We were fortunate to not have many injuries or illnesses overall, but perhaps the scariest, most helpless moments were watching the Canada 3 sled of Justin Kripps, Jesse Lumsden, Cody Sorensen and Ben Coakwell flip over coming out of the 11th turn in their penultimate run. We could only watch and wait with bated breaths until the upturned slid to a stop (across the finish line); and hope, that when our orthopedic surgeon (Dr. Dory Boyer) got to the four athletes he would not find any significant injuries. Fortunately they were all able to walk away from the crash, and while two of them were unable to compete the following day (one had whiplash and a shoulder injury and the other a concussion), Justin and Jesse did the final run, and two of the spares (Luke Demetre and Graeme Rinholm) were able, in the end, to finish with an Olympic competitive experience. I sat behind Graeme on the flight home, and he was totally stoked at having had the chance to race, and was already looking forward to Pyeongchang Korea in 2018!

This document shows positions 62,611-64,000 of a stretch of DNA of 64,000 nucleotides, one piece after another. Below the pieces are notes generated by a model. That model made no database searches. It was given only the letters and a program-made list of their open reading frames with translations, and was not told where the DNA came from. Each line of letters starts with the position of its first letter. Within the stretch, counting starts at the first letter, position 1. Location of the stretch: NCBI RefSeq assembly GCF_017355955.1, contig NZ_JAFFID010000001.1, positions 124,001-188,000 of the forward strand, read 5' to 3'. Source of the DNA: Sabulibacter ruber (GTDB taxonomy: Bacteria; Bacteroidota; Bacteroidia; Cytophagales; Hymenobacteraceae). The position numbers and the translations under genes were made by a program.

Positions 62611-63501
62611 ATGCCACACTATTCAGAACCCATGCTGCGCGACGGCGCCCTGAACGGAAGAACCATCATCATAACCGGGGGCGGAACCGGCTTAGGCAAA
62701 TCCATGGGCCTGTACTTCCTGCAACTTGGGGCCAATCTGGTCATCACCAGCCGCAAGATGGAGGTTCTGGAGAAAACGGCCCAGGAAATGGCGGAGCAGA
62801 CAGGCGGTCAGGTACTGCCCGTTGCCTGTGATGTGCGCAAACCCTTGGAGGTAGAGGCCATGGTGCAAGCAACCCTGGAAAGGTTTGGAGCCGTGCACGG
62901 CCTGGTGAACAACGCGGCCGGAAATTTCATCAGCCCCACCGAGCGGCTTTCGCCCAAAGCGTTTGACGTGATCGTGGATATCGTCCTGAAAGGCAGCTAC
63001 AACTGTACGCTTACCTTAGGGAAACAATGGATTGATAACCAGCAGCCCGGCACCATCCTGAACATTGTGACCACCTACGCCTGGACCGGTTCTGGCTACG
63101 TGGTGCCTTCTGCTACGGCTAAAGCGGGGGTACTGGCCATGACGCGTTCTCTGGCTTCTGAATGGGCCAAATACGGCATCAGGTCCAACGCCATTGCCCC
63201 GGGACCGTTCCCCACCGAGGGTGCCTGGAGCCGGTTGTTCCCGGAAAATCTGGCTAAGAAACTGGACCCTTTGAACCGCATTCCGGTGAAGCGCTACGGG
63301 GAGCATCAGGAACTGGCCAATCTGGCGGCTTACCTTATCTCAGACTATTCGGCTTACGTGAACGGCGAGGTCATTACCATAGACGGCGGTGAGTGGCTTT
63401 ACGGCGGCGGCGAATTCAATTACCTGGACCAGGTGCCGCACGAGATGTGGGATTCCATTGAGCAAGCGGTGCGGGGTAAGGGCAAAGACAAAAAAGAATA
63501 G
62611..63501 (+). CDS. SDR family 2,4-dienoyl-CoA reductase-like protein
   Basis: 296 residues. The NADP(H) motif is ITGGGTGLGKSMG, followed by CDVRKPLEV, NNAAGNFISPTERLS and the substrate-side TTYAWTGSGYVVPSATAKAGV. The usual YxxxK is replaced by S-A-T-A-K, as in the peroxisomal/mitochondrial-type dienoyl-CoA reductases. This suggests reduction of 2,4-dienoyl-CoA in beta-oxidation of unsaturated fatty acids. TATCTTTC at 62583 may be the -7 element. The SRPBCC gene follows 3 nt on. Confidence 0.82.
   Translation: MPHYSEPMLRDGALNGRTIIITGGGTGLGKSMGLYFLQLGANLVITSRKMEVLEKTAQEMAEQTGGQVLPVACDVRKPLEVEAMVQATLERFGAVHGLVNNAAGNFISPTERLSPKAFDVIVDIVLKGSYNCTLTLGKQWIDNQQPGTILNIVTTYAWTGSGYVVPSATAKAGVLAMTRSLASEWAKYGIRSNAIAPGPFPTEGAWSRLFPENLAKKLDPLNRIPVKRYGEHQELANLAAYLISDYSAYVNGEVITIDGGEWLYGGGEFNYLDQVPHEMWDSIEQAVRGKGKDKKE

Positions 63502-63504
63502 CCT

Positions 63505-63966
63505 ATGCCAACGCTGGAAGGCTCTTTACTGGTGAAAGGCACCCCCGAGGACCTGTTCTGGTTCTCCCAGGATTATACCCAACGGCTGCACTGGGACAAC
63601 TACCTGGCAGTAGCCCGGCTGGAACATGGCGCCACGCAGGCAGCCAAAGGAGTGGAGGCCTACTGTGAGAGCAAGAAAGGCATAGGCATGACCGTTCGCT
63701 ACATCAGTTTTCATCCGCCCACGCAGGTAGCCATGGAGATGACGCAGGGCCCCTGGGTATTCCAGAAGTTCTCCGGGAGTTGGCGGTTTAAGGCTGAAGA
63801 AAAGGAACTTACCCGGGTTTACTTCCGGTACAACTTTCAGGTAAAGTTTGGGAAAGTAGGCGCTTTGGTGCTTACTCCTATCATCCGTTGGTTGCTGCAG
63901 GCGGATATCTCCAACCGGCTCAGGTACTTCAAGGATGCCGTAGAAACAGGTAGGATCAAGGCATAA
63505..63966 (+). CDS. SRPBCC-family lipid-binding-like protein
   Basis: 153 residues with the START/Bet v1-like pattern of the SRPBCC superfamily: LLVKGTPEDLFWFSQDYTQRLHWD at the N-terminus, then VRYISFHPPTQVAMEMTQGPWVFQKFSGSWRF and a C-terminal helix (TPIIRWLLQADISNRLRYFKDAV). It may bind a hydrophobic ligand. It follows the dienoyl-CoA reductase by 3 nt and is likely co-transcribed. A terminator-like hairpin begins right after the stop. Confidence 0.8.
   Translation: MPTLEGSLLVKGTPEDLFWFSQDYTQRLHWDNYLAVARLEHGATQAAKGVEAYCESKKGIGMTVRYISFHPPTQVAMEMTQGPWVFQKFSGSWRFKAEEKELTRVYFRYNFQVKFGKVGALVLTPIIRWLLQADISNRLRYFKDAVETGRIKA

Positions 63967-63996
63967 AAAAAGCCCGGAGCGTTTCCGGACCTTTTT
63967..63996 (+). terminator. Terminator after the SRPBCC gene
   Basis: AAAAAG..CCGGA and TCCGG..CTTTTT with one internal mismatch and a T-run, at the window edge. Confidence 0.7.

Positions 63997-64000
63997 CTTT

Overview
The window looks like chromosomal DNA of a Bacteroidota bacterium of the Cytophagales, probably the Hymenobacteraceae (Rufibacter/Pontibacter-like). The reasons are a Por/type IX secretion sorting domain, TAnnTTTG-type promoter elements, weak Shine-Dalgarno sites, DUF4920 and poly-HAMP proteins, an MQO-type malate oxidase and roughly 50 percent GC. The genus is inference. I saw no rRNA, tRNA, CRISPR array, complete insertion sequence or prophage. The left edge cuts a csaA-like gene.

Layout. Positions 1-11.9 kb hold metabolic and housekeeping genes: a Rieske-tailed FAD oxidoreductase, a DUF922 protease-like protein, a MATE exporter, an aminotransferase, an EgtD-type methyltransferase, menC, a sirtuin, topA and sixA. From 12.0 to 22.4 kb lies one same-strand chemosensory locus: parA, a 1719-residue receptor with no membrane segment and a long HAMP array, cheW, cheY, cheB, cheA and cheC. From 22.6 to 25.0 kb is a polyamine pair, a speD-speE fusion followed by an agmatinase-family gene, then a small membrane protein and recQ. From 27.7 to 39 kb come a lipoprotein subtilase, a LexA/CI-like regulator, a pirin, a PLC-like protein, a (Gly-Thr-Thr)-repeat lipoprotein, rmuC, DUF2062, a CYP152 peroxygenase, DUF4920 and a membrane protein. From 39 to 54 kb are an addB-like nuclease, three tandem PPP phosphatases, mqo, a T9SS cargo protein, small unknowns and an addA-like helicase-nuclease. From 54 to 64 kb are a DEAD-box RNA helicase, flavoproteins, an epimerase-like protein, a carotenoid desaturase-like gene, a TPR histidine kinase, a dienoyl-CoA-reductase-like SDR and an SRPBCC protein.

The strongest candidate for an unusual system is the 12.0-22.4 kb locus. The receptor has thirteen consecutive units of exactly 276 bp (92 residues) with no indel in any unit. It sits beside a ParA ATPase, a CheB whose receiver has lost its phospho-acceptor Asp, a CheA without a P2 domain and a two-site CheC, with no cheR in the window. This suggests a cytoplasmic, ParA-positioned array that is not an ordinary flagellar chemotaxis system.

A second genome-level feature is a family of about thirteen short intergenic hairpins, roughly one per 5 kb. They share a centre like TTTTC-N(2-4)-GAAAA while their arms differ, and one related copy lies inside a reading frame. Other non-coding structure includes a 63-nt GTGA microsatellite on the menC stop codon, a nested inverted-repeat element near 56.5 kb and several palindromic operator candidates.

Now I am eagerly looking forward to the Annual Meeting of our organization (CASEM – the Canadian Academy of Sport and Exercise Medicine) in Quebec City from June 18-22. It is being held in conjunction with FIMS (International Federation of Sports Medicine). I expect to see many friends and colleagues there – physicians and therapists – and will have another chance to reminisce about the Sochi 2014 Winter Olympics, an extraordinary Games I will not soon forget!


Thanks again Connie!  We are looking forward to seeing you soon.

We here at CJSM are also looking forward to keeping you all up to date on the proceedings at CASEM/FIMS 2014, so follow this blog, and follow us on twitter @cjsmonline.



About sportingjim
I work at Nationwide Children's Hospital in Columbus, Ohio USA, where I am a specialist in pediatric sports medicine. My academic appointment as an Associate Professor of Pediatrics is through Ohio State University. I am a public health advocate for kids' health and safety. I am also the Deputy Editor for the Clinical Journal of Sport Medicine.